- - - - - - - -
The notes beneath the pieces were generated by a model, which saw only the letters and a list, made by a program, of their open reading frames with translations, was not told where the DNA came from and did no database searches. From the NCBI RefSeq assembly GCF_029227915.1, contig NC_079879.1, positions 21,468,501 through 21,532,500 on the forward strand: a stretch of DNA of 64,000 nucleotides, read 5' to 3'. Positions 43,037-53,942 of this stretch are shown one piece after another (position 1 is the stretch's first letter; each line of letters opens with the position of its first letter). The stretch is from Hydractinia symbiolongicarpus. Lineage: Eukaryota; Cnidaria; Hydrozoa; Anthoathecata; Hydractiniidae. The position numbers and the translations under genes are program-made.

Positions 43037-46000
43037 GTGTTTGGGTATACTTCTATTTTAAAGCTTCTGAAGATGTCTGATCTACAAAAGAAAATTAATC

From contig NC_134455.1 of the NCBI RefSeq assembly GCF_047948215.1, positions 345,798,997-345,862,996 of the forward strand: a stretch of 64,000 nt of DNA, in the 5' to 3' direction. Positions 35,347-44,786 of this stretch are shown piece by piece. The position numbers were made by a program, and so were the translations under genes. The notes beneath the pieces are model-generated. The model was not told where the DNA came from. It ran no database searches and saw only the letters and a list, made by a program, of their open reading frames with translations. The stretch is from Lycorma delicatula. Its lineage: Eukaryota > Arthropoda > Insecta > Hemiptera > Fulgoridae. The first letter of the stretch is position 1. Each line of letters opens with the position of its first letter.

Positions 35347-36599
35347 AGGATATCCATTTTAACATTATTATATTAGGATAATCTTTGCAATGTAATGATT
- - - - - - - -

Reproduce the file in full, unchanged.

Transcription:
The notes beneath the pieces were generated by a model, which saw only the letters and a list, made by a program, of their open reading frames with translations, was not told where the DNA came from and did no database searches. From the NCBI RefSeq assembly GCF_029227915.1, contig NC_079879.1, positions 21,468,501 through 21,532,500 on the forward strand: a stretch of DNA of 64,000 nucleotides, read 5' to 3'. Positions 43,037-53,942 of this stretch are shown one piece after another (position 1 is the stretch's first letter; each line of letters opens with the position of its first letter). The stretch is from Hydractinia symbiolongicarpus. Lineage: Eukaryota; Cnidaria; Hydrozoa; Anthoathecata; Hydractiniidae. The position numbers and the translations under genes are program-made.

Positions 43037-46000
43037 GTGTTTGGGTATACTTCTATTTTAAAGCTTCTGAAGATGTCTGATCTACAAAAGAAAATTAATC

From contig NC_134455.1 of the NCBI RefSeq assembly GCF_047948215.1, positions 345,798,997-345,862,996 of the forward strand: a stretch of 64,000 nt of DNA, in the 5' to 3' direction. Positions 35,347-44,786 of this stretch are shown piece by piece. The position numbers were made by a program, and so were the translations under genes. The notes beneath the pieces are model-generated. The model was not told where the DNA came from. It ran no database searches and saw only the letters and a list, made by a program, of their open reading frames with translations. The stretch is from Lycorma delicatula. Its lineage: Eukaryota > Arthropoda > Insecta > Hemiptera > Fulgoridae. The first letter of the stretch is position 1. Each line of letters opens with the position of its first letter.

Positions 35347-36599
35347 AGGATATCCATTTTAACATTATTATATTAGGATAATCTTTGCAATGTAATGATT